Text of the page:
The Government’s consultation about the accommodation needs of domestic abuse survivors provides a welcome focus on women’s and children’s needs in terms of support and refuge. But in its proposal to place a statutory duty on only local (rather than national) government, it appears confused about the scale of the issue of relocation due to domestic abuse.
In the main part of the consultation document there is some acknowledgement of the needs of those who move across borders to access support:
“We recognise that in some cases, an appropriate response to supporting a victim and their children will be to help them move to another local area to access services and rebuild their lives.” [p22]
And the suggested Statutory Duty on local authorities would require them to:
“Assess the need and demand for accommodation-based support for all victims and their children, including those who require cross-border support.” [p17]
But this reminder has disappeared by the overview summary two pages later, which only says:
“Assess the need and demand for accommodation-based support for all victims and their children” [p19]
This makes the needs and rights of tens of thousands of women and children who cross local authority boundaries appear a bit of an afterthought.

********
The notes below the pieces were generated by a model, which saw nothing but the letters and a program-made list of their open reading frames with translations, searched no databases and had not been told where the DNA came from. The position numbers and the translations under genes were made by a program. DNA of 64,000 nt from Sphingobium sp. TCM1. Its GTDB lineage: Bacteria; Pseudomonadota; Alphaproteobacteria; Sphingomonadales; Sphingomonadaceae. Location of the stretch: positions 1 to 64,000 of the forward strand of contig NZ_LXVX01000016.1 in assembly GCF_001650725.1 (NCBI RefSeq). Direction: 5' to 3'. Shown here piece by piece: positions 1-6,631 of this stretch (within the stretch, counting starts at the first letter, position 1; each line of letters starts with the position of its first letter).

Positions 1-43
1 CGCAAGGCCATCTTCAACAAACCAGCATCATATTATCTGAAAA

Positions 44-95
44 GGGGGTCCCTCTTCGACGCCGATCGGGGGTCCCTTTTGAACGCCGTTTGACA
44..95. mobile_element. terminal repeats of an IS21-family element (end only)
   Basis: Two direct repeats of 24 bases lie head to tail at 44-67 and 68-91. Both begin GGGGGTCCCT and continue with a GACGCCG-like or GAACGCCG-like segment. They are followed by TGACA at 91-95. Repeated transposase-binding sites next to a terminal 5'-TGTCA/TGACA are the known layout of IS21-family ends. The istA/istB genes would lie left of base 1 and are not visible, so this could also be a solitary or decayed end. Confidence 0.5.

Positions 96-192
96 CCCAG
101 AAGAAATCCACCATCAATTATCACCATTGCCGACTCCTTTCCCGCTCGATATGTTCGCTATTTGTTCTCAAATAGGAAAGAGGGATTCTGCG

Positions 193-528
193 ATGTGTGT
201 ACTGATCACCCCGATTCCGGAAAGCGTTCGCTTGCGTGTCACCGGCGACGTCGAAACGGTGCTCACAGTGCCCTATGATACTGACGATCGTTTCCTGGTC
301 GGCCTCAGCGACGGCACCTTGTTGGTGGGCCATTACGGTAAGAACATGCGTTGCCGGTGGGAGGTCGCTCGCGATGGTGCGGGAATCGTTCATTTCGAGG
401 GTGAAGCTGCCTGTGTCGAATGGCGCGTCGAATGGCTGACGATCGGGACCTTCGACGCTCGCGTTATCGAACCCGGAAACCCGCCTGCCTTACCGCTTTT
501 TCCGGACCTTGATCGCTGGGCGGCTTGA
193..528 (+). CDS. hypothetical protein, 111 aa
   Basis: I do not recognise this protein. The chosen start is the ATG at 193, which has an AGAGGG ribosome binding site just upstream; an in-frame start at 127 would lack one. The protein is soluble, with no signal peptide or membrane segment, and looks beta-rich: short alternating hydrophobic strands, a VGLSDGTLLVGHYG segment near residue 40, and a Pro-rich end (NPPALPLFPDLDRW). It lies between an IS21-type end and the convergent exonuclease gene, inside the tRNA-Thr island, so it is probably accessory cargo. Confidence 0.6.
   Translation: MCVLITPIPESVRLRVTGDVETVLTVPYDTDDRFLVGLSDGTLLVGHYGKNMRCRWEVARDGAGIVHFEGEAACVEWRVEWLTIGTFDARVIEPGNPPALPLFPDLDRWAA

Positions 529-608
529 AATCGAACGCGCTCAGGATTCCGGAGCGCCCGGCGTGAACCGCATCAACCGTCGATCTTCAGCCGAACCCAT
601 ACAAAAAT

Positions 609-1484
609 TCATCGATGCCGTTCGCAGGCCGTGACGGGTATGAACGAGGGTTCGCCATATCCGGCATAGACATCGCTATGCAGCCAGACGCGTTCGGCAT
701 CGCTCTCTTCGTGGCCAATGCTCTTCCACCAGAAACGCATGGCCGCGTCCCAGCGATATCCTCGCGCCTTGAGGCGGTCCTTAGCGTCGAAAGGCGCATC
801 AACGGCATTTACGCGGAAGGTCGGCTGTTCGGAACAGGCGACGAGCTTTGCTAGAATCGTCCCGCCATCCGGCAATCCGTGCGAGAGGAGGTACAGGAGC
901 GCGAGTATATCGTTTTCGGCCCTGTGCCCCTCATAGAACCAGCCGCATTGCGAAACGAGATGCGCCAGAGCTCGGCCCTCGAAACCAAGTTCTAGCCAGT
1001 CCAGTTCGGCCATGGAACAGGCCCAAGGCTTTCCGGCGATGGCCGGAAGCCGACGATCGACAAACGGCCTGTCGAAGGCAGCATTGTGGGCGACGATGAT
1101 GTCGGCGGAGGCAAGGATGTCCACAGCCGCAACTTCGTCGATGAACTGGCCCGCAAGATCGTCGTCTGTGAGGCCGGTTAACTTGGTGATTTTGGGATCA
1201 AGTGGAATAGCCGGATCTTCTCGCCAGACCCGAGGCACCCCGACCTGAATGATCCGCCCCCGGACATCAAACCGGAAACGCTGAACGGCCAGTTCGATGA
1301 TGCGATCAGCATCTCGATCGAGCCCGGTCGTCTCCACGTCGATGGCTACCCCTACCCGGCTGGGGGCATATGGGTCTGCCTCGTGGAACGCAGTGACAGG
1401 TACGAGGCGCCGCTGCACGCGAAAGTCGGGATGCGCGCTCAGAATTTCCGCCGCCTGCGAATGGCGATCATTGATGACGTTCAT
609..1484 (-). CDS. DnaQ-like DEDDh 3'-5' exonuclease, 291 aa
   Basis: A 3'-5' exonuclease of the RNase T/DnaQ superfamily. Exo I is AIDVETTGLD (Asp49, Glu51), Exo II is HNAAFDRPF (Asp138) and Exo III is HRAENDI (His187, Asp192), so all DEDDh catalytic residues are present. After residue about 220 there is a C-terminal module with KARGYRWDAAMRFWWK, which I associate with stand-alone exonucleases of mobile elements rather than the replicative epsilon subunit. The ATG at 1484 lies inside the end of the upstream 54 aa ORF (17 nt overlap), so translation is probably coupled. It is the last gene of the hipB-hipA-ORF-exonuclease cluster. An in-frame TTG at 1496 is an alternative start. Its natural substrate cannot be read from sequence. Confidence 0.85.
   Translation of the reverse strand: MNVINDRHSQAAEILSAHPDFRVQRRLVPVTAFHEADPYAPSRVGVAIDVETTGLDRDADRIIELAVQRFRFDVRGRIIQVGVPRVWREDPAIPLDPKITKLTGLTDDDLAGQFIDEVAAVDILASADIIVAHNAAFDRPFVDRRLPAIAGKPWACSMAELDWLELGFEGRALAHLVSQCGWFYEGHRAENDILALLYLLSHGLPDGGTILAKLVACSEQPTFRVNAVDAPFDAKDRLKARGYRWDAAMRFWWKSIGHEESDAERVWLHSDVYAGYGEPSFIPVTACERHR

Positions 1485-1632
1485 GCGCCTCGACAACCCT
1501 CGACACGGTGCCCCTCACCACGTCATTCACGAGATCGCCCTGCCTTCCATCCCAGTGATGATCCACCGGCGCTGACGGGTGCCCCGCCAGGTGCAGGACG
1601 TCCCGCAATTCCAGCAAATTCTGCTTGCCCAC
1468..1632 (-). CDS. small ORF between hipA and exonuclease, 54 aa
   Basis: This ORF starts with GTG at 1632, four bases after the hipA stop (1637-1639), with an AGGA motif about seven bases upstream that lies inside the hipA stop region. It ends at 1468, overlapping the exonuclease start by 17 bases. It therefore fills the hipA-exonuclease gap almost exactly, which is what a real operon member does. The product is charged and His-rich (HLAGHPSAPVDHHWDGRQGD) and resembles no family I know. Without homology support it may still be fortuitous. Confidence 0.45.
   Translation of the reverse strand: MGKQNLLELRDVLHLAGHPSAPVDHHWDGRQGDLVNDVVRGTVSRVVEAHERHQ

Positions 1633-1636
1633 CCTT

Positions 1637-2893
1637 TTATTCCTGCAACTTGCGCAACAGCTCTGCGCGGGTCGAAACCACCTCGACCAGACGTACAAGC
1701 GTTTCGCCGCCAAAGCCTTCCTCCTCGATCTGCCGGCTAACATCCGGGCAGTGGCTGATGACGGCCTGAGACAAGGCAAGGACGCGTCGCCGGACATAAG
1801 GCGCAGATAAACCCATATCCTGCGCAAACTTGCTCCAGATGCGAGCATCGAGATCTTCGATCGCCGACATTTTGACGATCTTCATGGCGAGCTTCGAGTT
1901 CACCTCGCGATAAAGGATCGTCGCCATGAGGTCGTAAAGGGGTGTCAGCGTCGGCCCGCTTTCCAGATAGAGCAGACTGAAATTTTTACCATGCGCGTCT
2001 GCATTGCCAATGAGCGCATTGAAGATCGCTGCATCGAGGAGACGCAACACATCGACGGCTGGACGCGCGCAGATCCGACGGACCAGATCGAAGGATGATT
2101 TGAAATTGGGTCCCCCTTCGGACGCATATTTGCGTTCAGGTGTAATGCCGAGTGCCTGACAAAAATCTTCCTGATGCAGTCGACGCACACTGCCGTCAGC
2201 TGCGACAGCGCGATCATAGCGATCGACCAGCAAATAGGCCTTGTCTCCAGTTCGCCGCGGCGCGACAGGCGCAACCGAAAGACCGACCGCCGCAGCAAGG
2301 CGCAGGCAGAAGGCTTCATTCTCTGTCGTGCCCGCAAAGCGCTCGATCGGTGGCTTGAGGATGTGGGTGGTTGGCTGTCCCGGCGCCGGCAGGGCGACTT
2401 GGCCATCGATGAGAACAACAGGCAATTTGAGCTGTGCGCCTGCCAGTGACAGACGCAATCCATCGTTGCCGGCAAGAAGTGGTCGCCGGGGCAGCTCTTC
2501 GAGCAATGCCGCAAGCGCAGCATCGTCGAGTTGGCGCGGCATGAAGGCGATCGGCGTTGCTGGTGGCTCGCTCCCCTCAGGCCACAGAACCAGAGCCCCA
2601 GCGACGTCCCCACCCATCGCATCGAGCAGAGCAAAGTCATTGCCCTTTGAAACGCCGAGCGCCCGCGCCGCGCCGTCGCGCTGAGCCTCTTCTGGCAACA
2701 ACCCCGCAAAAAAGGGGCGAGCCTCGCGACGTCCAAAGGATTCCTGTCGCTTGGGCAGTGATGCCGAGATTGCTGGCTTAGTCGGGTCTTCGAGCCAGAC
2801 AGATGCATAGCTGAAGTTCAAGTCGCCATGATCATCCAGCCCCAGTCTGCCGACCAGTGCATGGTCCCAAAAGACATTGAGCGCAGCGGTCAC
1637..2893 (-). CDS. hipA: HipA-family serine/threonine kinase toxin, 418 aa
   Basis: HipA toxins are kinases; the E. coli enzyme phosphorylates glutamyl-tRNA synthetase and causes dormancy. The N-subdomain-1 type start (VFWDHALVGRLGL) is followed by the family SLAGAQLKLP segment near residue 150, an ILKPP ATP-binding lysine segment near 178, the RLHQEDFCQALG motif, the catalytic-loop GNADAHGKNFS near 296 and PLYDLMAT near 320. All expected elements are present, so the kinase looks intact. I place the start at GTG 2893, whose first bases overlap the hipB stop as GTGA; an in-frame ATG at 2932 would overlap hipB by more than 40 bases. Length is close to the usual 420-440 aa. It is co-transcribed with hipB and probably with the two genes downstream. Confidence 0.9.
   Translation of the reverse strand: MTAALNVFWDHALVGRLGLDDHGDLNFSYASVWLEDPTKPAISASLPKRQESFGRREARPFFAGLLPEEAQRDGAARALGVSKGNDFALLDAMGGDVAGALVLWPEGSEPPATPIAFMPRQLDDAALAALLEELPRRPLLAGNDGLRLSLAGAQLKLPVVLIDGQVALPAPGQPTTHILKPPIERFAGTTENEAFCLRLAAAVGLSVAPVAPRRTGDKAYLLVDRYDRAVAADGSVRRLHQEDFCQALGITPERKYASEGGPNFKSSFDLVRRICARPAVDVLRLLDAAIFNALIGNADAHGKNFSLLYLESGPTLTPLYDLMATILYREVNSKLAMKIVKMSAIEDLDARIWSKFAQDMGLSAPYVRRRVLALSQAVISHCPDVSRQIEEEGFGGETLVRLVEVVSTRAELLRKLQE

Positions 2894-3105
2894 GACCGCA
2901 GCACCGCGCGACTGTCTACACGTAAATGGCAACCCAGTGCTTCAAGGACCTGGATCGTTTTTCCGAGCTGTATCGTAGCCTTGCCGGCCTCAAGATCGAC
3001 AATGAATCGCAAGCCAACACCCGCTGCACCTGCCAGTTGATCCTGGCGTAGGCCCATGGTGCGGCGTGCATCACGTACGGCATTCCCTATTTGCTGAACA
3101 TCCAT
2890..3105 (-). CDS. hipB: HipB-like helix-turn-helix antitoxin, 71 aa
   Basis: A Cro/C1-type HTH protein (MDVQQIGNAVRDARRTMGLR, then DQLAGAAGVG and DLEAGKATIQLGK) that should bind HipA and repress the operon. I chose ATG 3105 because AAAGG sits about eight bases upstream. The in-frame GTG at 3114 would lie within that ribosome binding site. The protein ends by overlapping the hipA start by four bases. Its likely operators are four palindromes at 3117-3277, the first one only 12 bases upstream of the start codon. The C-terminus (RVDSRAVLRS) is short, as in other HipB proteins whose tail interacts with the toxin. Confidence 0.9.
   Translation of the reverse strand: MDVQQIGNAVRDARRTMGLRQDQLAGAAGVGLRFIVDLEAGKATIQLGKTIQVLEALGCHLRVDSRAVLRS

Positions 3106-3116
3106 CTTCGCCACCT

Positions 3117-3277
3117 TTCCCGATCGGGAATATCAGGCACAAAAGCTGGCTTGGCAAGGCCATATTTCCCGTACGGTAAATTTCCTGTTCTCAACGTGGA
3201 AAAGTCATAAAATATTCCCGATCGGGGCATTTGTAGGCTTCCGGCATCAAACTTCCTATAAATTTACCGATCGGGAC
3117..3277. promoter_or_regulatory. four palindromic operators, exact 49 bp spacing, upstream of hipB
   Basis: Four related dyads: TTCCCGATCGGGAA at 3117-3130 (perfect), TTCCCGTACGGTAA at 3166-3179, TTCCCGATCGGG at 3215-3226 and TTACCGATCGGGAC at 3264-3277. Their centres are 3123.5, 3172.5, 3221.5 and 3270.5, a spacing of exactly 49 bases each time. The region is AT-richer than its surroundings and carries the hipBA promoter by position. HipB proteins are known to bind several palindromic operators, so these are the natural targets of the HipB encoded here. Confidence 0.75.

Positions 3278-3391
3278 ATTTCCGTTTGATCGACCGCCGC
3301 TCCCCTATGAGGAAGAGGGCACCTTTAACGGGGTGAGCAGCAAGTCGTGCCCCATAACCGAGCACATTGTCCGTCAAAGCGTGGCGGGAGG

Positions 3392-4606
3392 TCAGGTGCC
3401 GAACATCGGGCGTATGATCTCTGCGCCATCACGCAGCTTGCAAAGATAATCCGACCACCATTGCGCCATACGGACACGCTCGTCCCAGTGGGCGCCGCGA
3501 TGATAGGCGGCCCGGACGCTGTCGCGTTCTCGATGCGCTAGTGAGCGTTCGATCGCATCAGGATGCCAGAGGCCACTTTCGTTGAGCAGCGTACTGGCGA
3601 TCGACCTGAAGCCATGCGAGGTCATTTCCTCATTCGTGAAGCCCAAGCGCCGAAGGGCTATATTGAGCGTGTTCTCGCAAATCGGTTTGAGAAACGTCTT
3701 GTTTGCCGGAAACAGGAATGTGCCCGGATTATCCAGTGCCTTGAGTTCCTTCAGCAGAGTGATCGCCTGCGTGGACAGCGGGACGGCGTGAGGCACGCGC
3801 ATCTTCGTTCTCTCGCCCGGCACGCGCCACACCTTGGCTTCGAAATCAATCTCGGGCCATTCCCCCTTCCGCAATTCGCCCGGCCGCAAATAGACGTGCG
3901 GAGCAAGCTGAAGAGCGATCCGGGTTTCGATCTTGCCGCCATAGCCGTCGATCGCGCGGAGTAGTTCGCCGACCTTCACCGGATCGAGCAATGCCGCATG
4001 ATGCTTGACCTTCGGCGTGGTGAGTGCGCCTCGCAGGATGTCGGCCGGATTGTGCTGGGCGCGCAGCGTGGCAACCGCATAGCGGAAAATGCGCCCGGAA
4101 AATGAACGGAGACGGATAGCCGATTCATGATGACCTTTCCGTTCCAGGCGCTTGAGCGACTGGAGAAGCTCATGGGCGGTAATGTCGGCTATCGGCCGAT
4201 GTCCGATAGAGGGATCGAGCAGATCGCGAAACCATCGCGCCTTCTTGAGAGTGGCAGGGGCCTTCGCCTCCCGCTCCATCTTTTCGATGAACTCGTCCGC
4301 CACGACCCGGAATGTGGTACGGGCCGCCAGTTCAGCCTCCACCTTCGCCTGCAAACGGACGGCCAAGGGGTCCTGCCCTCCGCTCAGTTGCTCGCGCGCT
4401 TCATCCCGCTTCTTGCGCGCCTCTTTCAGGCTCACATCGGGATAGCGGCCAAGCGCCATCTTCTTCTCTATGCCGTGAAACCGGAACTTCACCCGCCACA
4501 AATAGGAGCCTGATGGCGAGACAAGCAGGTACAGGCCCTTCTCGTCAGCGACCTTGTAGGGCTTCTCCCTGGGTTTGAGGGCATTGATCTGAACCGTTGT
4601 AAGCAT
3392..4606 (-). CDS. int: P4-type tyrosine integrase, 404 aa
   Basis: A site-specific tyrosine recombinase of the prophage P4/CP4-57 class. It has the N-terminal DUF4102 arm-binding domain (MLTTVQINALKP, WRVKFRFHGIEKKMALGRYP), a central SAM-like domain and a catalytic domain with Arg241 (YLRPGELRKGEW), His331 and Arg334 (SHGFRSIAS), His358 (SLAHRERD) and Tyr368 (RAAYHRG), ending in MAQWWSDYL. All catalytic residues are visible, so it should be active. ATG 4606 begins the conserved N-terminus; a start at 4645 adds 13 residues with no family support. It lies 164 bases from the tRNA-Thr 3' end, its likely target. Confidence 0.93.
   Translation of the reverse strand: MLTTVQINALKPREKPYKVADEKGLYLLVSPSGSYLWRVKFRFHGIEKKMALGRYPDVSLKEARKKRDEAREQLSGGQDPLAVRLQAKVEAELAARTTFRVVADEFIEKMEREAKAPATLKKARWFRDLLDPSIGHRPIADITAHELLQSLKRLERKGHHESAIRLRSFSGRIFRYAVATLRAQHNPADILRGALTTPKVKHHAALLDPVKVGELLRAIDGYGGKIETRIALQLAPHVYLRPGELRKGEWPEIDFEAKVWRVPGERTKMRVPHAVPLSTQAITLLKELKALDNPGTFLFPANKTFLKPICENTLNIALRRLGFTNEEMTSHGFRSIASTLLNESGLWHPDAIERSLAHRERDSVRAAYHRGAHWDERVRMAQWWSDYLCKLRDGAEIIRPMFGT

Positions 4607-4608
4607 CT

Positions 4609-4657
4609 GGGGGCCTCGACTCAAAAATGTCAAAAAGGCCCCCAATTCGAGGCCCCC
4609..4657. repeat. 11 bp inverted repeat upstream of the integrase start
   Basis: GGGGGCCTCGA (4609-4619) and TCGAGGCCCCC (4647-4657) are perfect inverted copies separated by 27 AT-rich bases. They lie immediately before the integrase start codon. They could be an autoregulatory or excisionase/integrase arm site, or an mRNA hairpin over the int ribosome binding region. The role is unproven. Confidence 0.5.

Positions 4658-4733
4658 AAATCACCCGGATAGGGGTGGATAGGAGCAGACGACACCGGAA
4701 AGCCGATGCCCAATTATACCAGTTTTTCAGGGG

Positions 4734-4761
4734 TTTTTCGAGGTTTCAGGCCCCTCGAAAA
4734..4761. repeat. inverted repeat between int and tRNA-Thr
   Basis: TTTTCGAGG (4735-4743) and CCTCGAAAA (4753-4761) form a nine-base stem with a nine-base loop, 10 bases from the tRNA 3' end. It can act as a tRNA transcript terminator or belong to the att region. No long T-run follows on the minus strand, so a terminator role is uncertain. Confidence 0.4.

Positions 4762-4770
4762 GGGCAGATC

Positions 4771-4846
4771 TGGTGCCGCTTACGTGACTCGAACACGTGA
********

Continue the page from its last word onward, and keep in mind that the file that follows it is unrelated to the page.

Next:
And yet, in the Annex of “Priorities for Domestic Abuse Services” there is repeated recognition that:
“many victims of domestic abuse need to flee from their local area to access services and stay safe.” [p42]
And that local authorities are expected to commission services that:
“Meet the needs of victims from within and outside the local area, recognising that many victims move from their local area to be safe.” [p43]
So – is it a marginal issue affecting some individuals; or does it affect many?
Of course, it affects many – tens of thousands – and this consultation (which ends on 2nd August 2019) is an important opportunity to wake up to that fact; and ensure that women and children who relocate across boundaries due to domestic abuse do not continue to disappear through the gaps in policy, service provision and rights.